Facebook this week admitted one of its users logged into someone else’s account with just a phone number. A Facebook spokesperson told VentureBeat that both users had the same phone number associated with their accounts, so the person who presently had that phone number could access both.
What boggles my mind here is that there was no sanity check. Facebook accounts are tied to an email address. When you want to regain access to an account, you should be able to enter your email address, and if you don’t remember your password, enter your phone number.
But that’s not what Facebook offers. On the Facebook homepage, there’s simply a “Forgot account?” link below the login form. Note that it isn’t a “Forgot your password?” option like other online services offer.
Facebook is hoping to make it as easy as possible to get you back onto Facebook. Presumably, the company wants to prevent anyone who might not remember which email address is associated with their account from getting back in.
And so, you can type in any phone number or email address you want to “find your account.” Email addresses are rarely, if ever, recycled. But phone numbers are, and therein lies this specific snafu.
Facebook could fix this very easily, and it doesn’t have to sacrifice much convenience: Have the user type in their name first. You can certainly make the argument that one might genuinely not know or remember their email address and password. But everyone can certainly input their name before putting in a phone number.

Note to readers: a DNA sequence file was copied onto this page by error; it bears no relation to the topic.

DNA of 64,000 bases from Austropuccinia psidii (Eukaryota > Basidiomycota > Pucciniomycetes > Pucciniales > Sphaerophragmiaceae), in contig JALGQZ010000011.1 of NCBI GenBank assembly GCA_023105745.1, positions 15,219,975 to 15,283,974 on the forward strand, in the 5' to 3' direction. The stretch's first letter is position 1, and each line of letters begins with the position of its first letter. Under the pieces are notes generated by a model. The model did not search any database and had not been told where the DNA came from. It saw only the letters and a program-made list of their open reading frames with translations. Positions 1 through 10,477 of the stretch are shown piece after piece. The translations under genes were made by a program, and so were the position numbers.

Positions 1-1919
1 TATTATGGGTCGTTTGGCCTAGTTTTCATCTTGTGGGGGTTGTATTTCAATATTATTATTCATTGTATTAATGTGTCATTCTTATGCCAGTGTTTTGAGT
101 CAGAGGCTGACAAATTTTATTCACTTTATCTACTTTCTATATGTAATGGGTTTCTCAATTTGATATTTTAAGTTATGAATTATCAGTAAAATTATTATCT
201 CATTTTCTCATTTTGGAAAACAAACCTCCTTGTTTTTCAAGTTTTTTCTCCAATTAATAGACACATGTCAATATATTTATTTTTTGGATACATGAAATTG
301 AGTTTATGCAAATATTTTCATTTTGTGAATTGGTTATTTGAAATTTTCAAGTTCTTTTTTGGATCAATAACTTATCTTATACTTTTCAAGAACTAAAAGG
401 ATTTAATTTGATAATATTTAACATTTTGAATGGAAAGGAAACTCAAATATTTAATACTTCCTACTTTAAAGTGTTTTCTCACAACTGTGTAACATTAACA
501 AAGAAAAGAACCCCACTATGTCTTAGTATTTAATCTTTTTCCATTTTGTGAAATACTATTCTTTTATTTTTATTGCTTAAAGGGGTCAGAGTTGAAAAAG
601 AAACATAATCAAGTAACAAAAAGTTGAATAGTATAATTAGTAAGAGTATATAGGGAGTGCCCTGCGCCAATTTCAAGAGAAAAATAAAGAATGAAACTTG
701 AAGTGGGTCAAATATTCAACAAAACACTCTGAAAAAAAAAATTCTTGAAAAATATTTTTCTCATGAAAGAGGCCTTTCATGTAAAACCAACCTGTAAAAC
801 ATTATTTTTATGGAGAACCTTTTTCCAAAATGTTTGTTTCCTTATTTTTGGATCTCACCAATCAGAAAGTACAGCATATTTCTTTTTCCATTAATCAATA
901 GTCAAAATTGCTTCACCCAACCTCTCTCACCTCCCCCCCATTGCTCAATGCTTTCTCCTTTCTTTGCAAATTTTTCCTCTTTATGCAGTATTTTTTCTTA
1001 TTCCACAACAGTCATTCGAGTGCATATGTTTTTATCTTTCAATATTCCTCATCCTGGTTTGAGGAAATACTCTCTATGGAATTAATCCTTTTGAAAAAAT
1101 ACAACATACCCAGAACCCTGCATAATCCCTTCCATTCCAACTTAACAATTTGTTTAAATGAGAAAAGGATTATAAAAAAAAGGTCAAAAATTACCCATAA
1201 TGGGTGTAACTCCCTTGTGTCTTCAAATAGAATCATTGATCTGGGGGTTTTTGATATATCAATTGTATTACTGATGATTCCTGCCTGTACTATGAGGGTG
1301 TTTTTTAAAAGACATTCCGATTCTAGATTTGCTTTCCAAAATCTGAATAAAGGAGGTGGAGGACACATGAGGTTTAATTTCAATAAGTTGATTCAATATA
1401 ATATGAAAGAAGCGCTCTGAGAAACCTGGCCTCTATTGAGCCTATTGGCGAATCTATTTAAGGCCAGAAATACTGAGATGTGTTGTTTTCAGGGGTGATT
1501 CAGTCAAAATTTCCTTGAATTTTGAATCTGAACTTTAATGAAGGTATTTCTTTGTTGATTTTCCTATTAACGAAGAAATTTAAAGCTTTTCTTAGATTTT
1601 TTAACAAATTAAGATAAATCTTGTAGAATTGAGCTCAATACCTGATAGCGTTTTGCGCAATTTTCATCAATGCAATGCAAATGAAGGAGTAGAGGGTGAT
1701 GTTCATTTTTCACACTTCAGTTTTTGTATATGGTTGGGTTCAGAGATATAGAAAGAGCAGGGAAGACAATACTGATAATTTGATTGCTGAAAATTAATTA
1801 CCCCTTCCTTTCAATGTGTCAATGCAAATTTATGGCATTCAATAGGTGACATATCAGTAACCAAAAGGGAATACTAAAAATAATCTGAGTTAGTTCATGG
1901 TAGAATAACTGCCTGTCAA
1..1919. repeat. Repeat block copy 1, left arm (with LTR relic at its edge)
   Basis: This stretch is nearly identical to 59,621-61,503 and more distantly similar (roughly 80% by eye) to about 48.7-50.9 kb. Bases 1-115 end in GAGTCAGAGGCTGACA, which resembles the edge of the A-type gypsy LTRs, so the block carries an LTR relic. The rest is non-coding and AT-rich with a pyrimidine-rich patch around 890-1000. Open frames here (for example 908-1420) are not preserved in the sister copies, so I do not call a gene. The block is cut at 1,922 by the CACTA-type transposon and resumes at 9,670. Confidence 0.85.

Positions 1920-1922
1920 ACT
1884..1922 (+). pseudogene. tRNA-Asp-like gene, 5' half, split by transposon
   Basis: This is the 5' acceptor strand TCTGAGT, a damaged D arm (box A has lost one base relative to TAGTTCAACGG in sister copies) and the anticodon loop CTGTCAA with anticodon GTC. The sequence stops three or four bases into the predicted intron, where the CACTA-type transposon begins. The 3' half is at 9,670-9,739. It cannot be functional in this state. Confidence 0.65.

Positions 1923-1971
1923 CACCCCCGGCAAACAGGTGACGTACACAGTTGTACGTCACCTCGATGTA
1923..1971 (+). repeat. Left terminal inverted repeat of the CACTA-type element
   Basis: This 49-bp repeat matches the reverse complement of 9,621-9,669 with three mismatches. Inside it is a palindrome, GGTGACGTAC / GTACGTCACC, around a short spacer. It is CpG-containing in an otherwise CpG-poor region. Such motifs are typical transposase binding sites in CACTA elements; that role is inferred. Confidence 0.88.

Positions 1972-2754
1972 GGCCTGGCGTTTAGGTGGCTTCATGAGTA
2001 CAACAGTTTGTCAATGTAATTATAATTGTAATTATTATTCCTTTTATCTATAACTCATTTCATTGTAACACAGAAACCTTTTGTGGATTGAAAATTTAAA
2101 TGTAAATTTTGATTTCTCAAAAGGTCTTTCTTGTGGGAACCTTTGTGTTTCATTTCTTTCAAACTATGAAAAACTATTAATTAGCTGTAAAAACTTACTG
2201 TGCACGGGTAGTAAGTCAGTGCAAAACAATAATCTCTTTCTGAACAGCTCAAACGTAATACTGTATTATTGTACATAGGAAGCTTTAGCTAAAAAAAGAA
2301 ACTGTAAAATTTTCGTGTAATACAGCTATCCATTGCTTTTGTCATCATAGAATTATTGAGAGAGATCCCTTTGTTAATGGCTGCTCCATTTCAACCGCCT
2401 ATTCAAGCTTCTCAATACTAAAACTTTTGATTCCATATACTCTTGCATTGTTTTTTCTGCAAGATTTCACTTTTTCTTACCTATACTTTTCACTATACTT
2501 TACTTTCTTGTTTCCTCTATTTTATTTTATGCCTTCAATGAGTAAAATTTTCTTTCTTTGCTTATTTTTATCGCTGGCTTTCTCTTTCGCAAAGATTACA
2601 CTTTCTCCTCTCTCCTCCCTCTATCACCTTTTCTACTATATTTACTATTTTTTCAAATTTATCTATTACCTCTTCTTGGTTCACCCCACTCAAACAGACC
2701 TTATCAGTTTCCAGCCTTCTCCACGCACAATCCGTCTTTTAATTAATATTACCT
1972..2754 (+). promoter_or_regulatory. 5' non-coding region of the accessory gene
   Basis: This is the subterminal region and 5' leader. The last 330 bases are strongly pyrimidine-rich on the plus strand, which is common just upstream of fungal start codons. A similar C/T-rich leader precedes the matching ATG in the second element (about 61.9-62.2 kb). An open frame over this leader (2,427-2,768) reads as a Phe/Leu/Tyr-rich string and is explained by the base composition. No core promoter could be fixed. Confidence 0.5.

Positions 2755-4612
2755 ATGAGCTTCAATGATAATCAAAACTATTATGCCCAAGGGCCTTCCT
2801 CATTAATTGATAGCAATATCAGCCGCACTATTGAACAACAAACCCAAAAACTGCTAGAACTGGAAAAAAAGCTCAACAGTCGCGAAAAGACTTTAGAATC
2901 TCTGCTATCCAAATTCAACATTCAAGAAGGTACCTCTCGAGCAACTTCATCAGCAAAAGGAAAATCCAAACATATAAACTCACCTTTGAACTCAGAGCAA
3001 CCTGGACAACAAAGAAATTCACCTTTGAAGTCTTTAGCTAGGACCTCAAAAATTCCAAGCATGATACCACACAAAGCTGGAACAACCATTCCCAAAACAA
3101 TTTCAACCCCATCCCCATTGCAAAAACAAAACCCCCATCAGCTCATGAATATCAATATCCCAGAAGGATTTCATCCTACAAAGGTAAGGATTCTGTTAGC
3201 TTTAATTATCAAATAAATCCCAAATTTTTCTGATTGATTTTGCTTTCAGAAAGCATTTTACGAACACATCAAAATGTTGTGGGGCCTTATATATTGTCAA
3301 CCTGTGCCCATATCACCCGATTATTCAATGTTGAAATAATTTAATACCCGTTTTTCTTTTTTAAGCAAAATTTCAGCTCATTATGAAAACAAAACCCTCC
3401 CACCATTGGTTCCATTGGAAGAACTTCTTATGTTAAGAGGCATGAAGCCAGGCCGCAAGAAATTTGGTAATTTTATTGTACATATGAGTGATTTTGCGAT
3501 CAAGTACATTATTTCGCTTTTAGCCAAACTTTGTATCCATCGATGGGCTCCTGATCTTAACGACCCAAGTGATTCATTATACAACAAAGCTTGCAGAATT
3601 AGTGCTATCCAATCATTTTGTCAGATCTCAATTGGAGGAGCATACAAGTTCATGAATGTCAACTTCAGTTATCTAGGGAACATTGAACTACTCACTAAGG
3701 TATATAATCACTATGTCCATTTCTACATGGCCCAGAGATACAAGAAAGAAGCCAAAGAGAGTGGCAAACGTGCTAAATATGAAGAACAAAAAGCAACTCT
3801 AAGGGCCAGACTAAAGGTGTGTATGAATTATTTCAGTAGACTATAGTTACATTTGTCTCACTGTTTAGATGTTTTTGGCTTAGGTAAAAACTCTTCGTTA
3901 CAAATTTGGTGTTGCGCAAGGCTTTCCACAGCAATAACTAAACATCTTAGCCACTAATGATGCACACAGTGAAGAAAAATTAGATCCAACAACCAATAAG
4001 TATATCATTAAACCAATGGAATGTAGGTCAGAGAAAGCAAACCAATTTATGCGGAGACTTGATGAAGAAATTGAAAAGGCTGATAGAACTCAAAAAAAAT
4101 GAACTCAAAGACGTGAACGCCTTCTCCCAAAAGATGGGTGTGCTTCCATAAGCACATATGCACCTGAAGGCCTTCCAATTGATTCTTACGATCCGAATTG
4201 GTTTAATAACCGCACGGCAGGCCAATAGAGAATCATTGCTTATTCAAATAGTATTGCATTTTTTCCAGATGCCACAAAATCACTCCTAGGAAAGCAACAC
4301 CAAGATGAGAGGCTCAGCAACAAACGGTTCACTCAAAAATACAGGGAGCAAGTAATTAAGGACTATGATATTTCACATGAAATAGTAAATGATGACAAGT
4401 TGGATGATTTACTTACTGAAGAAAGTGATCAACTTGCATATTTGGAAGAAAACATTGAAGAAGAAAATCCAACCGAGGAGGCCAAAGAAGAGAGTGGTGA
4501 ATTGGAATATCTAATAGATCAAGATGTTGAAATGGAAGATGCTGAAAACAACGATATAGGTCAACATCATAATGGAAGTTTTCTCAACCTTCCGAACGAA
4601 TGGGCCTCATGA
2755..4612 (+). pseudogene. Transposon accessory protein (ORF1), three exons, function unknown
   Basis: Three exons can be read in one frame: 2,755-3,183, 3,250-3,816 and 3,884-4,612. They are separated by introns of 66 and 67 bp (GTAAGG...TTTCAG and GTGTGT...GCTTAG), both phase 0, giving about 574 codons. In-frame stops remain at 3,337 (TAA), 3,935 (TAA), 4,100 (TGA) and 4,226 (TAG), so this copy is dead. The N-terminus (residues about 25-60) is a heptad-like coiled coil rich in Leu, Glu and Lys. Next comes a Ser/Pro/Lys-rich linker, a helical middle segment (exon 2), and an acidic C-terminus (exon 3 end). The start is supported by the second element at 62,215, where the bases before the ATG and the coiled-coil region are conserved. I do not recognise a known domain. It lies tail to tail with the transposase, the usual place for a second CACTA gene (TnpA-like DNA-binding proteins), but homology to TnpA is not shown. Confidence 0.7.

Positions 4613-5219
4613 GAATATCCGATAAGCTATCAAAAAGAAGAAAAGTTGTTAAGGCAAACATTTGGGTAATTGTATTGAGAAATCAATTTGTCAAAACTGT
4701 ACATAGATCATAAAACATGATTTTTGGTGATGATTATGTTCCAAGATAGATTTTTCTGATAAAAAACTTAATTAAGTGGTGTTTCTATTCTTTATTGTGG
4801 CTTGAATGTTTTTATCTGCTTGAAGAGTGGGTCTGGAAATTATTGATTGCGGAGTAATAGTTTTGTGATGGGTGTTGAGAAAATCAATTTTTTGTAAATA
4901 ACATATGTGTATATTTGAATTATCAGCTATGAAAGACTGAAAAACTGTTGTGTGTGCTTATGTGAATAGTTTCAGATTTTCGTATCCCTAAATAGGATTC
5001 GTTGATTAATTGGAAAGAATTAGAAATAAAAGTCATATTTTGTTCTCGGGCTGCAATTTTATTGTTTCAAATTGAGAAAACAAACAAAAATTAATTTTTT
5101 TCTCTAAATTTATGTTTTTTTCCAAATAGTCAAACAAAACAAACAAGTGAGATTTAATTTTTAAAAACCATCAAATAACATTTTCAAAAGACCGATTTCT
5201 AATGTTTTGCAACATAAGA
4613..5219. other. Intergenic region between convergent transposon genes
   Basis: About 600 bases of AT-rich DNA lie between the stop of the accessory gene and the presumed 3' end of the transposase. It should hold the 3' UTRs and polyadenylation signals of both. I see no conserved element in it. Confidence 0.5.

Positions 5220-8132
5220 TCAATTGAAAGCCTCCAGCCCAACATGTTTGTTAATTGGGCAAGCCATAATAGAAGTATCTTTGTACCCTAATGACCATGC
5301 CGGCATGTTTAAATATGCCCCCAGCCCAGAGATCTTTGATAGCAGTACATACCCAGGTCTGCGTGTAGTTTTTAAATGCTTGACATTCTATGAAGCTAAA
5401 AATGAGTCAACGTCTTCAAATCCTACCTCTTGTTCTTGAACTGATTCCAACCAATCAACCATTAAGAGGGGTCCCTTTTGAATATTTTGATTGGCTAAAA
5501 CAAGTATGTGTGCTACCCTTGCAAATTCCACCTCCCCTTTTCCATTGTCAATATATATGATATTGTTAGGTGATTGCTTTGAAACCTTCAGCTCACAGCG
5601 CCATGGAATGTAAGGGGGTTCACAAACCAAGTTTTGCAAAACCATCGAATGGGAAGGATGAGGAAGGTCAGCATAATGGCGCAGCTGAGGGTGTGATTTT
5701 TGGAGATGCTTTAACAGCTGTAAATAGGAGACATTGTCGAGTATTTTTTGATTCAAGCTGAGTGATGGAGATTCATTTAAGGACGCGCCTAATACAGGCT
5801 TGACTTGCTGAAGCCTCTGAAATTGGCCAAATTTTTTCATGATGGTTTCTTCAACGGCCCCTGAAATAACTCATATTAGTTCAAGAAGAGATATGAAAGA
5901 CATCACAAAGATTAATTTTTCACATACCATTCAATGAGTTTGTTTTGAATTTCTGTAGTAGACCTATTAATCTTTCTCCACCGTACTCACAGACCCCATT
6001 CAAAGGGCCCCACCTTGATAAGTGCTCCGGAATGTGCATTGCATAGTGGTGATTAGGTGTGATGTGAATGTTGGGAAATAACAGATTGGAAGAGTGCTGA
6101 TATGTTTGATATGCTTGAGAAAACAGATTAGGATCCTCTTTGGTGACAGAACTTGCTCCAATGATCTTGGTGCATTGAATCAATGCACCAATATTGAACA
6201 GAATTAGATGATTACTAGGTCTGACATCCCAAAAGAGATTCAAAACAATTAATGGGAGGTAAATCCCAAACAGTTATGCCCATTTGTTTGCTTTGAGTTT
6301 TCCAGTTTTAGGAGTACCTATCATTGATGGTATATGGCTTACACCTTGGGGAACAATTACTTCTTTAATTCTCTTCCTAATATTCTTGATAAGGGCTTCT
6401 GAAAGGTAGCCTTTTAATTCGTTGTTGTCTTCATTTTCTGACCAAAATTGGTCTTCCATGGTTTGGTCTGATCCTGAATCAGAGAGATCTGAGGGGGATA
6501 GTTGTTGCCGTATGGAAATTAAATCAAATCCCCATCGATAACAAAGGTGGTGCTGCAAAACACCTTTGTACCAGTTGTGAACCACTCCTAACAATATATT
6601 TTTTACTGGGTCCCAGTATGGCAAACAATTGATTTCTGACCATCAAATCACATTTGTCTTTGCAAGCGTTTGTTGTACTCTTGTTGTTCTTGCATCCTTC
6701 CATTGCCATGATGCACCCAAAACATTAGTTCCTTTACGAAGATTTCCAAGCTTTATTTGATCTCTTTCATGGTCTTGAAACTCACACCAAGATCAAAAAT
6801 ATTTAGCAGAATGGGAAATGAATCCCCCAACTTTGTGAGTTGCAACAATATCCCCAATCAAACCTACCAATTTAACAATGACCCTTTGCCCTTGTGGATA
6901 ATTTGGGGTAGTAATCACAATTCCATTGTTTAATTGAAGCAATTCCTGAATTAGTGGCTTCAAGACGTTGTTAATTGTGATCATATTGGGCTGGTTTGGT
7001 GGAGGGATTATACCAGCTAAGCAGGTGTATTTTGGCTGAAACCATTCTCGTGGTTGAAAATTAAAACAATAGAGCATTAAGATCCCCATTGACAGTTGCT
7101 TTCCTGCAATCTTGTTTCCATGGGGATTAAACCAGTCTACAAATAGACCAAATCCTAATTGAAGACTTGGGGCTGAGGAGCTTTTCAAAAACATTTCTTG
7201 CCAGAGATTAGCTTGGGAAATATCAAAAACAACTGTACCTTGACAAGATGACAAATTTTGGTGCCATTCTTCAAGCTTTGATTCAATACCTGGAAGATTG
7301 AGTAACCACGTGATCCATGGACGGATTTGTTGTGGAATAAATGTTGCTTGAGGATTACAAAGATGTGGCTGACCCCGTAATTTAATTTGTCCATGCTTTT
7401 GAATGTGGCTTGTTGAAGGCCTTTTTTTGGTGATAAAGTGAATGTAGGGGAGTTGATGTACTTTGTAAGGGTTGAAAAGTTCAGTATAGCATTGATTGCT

Not just Facebook
I didn’t include Facebook in the headline because this is a balance everyone must strike. Weighing the pros and cons of security versus convenience applies to everything in tech. That means from your personal device all the way up to running a Fortune 500 corporation.
How do you unlock your phone and your laptop? Do you bother to secure them, and if so, with what? Do you use a swipe pattern, a password, your finger, or your face? Have you considered all the options and picked the most secure one, or the most convenient one?
There’s a lot more to consider when you’re running a company. There’s the software and hardware you rendition for your employees and the services you offer to your customers. As we’ve seen, even the tech giants make tradeoffs that they could end up regretting.
But the lesson here is simple: Inconvenience your employees and customers rather than put their privacy and security at risk.
ProBeat is a column in which Emil rants about whatever crosses him that week.